Travel preparation

Being a citizen of the world is an important part of studying abroad, as you’ll be representing not only yourself, but Douglas College, British Columbia and Canada. We have a few suggestions for making your trip as relaxing, fun, and productive as possible:

  • Marvel at the differences
  • Relax and enjoy
  • Respect people by respecting their norms, customs and sensitivities
  • Connect with people
  • Take the fun with the not-so-fun – this is an adventure!
  • Travel light
  • Make the world a better place by being there

Ultimately studying abroad is your adventure, and it is up to you to make it a key event you will remember for the rest of your life.

As you travel you leave your footprint on places and people, so be sure to make a good impression!

Culture shock and re-entry shock

When you travel abroad, things may not happen the way you expect. Thinking about each step is important. This can be frustrating and tiring because you are not as confident as you were at home.

Also, things don’t work the same way: the stores may close at awkward times, dinner may be late in the evening, it is difficult to make a phone call, and negotiating with taxi drivers can be a hassle. As a result, you may feel isolated, irritated, overly critical of your new surroundings, depressed or homesick.

These feelings hit different people at different times but typically follow a pattern:

Honeymoon: Everything is new and interesting, you are excited, and you idealize the host culture.

Frustration: Things become irritating and confusing, and you begin to view the host culture as having shortcomings.

Adjustment: You begin to relax and take a more balanced perspective.

Adaptation: You are feeling comfortable with the host culture and understand enough to develop a sense of belonging.

Re-entry shock: You have changed and it is difficult to revert back to how things were before the trip. You and your family and friends need time to adjust to the new you. You may feel a sense of loss related to leaving new friends, exploring a new culture, and your status as a special person.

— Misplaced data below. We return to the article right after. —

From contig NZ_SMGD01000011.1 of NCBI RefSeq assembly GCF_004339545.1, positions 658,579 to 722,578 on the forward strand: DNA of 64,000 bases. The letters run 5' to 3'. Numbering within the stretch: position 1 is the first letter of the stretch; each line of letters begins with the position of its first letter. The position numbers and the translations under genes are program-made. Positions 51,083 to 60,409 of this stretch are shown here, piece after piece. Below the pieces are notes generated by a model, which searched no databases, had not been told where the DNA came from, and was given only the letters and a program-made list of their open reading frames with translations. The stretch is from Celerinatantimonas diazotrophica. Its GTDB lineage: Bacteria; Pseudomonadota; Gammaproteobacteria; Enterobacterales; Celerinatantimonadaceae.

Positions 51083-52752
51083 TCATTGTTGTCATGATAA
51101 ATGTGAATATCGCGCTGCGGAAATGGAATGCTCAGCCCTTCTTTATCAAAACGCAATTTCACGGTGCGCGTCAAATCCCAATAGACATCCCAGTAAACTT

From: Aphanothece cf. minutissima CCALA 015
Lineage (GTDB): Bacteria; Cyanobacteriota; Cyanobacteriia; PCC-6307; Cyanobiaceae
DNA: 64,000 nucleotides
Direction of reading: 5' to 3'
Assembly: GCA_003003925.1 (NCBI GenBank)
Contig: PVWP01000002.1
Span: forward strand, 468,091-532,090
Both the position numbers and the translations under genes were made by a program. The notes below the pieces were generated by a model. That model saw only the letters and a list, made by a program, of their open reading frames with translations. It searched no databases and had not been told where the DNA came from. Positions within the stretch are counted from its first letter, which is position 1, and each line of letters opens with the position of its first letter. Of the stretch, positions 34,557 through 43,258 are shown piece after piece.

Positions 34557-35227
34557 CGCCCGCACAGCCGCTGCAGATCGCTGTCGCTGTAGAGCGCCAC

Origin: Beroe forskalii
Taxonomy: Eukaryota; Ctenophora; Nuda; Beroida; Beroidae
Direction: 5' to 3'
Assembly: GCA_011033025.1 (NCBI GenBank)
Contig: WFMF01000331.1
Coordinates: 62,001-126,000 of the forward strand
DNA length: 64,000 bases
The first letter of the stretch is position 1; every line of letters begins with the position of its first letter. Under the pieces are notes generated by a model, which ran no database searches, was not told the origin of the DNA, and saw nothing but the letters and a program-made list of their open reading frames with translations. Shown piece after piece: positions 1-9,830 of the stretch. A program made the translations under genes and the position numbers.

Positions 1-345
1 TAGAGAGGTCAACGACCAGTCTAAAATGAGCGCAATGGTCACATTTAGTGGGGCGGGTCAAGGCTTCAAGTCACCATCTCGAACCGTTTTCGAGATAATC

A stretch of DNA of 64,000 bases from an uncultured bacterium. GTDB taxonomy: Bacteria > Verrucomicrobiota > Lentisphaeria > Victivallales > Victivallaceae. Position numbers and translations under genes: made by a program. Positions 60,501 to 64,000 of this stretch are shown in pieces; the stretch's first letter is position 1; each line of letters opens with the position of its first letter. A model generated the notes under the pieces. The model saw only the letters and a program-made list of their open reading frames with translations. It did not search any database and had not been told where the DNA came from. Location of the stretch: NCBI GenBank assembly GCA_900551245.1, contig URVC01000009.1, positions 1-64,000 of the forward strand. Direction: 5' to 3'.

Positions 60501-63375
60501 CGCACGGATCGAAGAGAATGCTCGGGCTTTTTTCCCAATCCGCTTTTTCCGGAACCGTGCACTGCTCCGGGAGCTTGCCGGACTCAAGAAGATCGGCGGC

To deal with culture shock, learn as much as you can about your host country before you leave. Search the internet, read travel books, talk to people who have visited the country, and take advantage of pre-departure sessions.

Understand what is happening to you, recognize the symptoms of culture shock, and try to adapt your behavior accordingly. Take some mementos on your trip to remind you of home or “comfort food” such as your favorite granola bars. Make an effort to get out and make new friends and experience new activities, but at the same time try to do something you do regularly at home such as jog or play video games.

When you get back home talk to your family and friends about your experiences and how your thinking has changed. Reconnect with others by finding out what has changed in their lives while you were gone. It is also possible to maintain overseas friendships by Skype, email and phone.

Guard against making immediate plans to return to your host country. This reaction is a common symptom of re-entry shock. At some point in the future you may want to return, but for now you need time to adjust.

Douglas College provides pre-departure and re-entry sessions for students going abroad. Attending these sessions will give you insights into how to integrate your new learning into your plans for the future. For session dates, contact Douglas College International.


We have listed some resources below to help with culture shock, re-entry shock, and being a good citizen abroad. If you have any other helpful resources, please send it to us and we will post it here.

Culture shock
The International Student Blog
The International Education Site

Re-entry shock 
Students Abroad
GlobaLinks Learning Abroad
Vagabondish – Can you survive reverse culture shock?

Respectful travel abroad
Vagabondish – 4 ways to be a traveler, not a tourist
Respectful Travel – Look mommy, a gringo!